A “standard drink” is a measure of pure ethanol consumed. One standard drink represents 10 grams of pure ethanol.
This means that based on the alcohol percentage of certain drinks, the “standard” size changes. The important thing to be aware of is to think of it as a Standard Drink because the size that equals 10 g of ethanol isn’t necessarily the standard size that is served. This is why it’s a good habit when asking “how many glasses of _______ do you drink” to ask about the size of the glass.
This design was actually originally made for an event, but I’m reposting it here because it’s useful and I like it and I haven’t had a chance to draw anything new recently.
Substance abuse can be generally thought of as a misuse of a substance but with no prominent physiological or psychological tolerance (needing more for the same effect) or withdrawal (negative symptoms when without the substance).
Substance Abuse (DSM IV Criteria)
A. A maladaptive pattern of substance use leading to clinically significant impairment or distress, as manifested by one (or more) of the following, occurring within a 12-month period:
- Recurrent substance use resulting in a failure to fulfill major obligations at work, school, or home
- Recurrent substance use in situations in which it is physically hazardous
- Recurrent substance-related legal problems
- Continued substance use despite having persistent social or interpersonal problems caused or worsened by the substance
B. Has never met the criteria for Substance Dependence for this class of substance.
Substance Dependence (DSM IV Criteria)
Substance dependence is sort of like the next step. It’s still affecting the person’s life (if not more) but now the person physiologically and/or psychologically needs the substance. You can’t count it as abuse if they have the symptoms of dependence.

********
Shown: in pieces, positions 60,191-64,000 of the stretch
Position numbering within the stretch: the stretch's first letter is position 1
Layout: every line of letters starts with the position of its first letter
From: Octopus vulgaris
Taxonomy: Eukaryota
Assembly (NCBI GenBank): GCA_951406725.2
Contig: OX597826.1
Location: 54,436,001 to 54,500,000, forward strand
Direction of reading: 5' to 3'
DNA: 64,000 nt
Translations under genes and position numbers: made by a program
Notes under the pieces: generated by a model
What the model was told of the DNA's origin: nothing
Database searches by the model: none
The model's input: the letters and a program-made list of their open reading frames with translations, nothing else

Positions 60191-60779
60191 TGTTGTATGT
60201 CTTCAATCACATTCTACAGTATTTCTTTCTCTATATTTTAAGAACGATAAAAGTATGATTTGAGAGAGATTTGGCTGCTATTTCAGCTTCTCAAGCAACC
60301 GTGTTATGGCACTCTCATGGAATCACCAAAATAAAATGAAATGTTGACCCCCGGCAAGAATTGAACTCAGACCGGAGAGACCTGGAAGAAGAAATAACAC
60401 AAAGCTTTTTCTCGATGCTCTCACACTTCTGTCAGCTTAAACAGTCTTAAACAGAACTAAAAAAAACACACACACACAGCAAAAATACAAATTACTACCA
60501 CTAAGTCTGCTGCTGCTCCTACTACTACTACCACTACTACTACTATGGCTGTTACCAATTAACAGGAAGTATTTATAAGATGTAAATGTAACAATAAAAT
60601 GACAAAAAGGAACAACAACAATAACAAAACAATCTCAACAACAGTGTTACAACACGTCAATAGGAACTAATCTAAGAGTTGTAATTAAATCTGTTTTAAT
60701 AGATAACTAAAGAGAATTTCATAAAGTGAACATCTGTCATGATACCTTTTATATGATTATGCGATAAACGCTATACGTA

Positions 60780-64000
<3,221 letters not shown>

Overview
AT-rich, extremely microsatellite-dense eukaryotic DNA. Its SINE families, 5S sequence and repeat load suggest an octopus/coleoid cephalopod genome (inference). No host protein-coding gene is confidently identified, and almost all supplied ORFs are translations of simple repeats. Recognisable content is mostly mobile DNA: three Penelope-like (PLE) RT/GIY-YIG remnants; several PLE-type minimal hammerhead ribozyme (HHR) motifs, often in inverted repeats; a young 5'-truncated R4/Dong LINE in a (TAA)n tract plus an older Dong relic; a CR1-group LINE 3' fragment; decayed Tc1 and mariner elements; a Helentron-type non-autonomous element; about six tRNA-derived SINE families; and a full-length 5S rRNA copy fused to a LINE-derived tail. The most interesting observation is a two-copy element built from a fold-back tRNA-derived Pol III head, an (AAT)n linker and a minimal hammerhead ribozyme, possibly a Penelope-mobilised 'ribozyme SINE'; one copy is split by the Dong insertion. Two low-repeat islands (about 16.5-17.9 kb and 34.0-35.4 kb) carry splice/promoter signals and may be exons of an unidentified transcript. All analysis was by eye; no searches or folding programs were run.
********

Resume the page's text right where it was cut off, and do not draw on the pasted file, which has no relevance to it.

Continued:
A maladaptive pattern of substance use, leading to clinically significant impairment or distress, as manifested by three (or more) of the following, occurring at any time in the same 12-month period:
- Tolerance, as defined by either of the following:
Withdrawal, as manifested by any of the following:
- A need for markedly increased amounts of the substance to achieve intoxication or desired effect
- Markedly diminished effect with continued use of the same amount of the substance
The substance is often taken in larger amounts or over a longer period than was intended
There is a persistent desire or unsuccessful efforts to cut down or control substance use
A great deal of time is spent in activities necessary to obtaining, using or recovering from the substance
Important activities are given up or reduced because of substance use.
The substance use is continued despite knowledge of having a persistent or recurrent physical or psychological problem that is likely to have been caused or exacerbated by the substance
- The characteristic withdrawal syndrome for the substance (refer to Criteria A and B of the criteria sets for Withdrawal from the specific substances)
- The same (or a closely related) substance is taken to relieve or avoid withdrawal symptoms
Mnemonic for substance dependence: The 3 Cs
- Compulsive use
- Loss of Control
- Consequences of use
Note: for polysubstance dependence a person meets the criteria for dependence and is using 3 or more substances. There is no polysubstance abuse (it is assumed that if you’re using more than 3, you’re dependent).